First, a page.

Purpose – The purpose of this paper is to examine the moral awareness and ethical virtue of current university students with a view to identifying whether there are any gender differences. Design/methodology/approach – The study analysed undergraduate responses from final year honours student cohorts, one from a degree in accounting and finance ( n =51), the other from a programme in business studies ( n =79), to a series of value statements and a number of academic and business‐related scenarios. The study employed a Kantian approach to ethics. Findings – Accounting students who had been exposed to ethical educational interventions do not display a higher level of moral awareness or ethical intention than their business counterparts. Whilst gender differences were apparent, this was only evident for moral awareness not ethical virtue and only the case for business students, thus suggesting that gender id may have more explanatory power than biological gender. Research limitations/implications – The sample size was small as the study was restricted to relevant class populations and hence may not be generalisable. In addition, a gap may exist between what students state they would do in a situation and their actual behaviour. Practical implications – Further work is required which concentrates on gender id rather than biological gender and examines why feminine moral awareness would appear to be higher than the masculine but converges for ethical intention. Originality/value – The study presents a comparative analysis of two different student cohorts which enables a more detailed investigation of gender differences, initially for moral awareness and then ethical virtue.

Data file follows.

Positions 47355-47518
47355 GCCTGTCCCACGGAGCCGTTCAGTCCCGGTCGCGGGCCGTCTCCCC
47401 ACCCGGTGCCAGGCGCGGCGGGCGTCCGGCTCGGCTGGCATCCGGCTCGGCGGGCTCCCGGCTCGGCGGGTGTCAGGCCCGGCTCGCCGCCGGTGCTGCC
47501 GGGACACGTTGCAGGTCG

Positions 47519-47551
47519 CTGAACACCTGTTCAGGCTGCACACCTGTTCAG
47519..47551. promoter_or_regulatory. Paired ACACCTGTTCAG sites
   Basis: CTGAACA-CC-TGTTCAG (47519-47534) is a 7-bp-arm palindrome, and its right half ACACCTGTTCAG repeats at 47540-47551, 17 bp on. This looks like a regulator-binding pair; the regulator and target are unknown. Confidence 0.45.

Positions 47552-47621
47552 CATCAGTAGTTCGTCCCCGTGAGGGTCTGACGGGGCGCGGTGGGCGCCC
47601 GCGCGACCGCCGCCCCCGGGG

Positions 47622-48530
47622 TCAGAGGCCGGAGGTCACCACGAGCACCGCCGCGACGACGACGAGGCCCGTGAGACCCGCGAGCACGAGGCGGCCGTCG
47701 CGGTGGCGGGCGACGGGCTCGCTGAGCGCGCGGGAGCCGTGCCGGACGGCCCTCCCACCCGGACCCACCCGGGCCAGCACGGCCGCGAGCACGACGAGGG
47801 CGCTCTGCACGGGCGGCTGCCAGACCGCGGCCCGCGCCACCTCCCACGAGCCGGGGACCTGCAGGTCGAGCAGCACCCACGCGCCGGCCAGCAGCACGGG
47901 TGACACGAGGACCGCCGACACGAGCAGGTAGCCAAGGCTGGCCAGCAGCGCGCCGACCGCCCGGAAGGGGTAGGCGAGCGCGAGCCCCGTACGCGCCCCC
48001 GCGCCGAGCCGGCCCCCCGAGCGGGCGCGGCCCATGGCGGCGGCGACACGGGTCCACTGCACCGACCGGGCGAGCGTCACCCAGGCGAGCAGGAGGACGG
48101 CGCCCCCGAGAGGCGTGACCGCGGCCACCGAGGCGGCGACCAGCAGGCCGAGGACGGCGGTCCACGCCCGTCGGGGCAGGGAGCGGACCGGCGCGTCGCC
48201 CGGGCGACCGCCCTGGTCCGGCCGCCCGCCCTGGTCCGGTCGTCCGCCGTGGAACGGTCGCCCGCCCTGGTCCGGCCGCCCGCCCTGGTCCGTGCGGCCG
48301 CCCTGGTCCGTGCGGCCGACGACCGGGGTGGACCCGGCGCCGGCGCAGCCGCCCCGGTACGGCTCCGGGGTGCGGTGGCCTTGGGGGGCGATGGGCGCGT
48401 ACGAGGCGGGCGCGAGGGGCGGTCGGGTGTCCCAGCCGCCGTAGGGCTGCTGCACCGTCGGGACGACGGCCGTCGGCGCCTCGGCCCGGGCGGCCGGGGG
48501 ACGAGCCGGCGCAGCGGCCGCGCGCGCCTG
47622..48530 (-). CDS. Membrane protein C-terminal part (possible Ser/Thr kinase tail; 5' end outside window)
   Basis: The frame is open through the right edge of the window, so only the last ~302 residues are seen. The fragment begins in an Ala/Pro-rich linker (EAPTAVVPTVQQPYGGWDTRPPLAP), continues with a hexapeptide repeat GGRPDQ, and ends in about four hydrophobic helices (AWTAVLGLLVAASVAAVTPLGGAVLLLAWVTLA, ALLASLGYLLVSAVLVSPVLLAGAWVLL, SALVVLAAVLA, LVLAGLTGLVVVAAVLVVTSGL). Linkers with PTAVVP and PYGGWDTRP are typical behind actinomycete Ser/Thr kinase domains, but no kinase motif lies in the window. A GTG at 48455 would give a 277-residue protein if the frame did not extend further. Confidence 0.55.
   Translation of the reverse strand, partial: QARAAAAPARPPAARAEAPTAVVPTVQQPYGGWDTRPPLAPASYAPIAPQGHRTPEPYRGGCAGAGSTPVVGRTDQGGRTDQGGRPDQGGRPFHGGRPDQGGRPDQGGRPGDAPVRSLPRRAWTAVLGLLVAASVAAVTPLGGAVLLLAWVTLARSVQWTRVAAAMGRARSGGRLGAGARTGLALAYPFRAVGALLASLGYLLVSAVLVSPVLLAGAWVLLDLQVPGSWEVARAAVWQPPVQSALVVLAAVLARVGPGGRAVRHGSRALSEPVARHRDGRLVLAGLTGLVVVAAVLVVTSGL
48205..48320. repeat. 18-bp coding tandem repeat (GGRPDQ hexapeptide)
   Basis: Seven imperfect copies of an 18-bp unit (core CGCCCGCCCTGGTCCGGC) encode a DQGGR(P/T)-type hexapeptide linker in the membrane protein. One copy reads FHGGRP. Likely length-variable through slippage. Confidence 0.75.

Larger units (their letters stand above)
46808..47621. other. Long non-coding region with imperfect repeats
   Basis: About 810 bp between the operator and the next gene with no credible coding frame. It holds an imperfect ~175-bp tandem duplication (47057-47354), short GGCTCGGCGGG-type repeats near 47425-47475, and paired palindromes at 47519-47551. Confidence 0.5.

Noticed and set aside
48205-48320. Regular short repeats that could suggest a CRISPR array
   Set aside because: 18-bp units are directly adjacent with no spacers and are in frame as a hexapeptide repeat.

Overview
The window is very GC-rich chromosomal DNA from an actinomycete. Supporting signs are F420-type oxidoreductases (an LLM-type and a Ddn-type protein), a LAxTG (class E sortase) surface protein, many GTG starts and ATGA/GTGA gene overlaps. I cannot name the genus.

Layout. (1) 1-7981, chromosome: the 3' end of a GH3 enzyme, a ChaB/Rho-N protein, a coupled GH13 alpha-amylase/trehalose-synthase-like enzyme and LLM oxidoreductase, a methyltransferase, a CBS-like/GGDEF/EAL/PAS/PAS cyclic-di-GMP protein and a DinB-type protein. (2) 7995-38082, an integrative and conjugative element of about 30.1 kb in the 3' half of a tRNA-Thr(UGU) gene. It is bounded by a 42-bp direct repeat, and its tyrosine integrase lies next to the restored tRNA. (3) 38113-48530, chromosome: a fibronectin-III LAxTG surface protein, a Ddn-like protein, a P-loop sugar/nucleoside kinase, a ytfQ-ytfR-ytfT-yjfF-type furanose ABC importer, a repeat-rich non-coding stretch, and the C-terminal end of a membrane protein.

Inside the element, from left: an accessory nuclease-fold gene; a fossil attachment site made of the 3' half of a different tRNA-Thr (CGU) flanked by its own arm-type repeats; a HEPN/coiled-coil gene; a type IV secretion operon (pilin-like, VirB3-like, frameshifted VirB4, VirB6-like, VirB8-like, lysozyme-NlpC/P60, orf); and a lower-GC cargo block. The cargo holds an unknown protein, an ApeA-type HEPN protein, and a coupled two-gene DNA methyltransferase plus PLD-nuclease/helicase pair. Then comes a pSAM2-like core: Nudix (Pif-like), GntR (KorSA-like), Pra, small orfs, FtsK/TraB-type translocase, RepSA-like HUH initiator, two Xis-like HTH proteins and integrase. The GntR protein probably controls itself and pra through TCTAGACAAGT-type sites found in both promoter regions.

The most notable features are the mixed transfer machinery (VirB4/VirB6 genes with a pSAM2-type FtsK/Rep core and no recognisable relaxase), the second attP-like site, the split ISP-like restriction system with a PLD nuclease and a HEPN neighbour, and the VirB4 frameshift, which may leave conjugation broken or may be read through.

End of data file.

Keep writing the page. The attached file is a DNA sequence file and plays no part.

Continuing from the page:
Pacific Accounting Review – Emerald Publishing
Published: May 1, 2009
Keywords: Ethics; Gender; Accounting; Accounting education; Degrees
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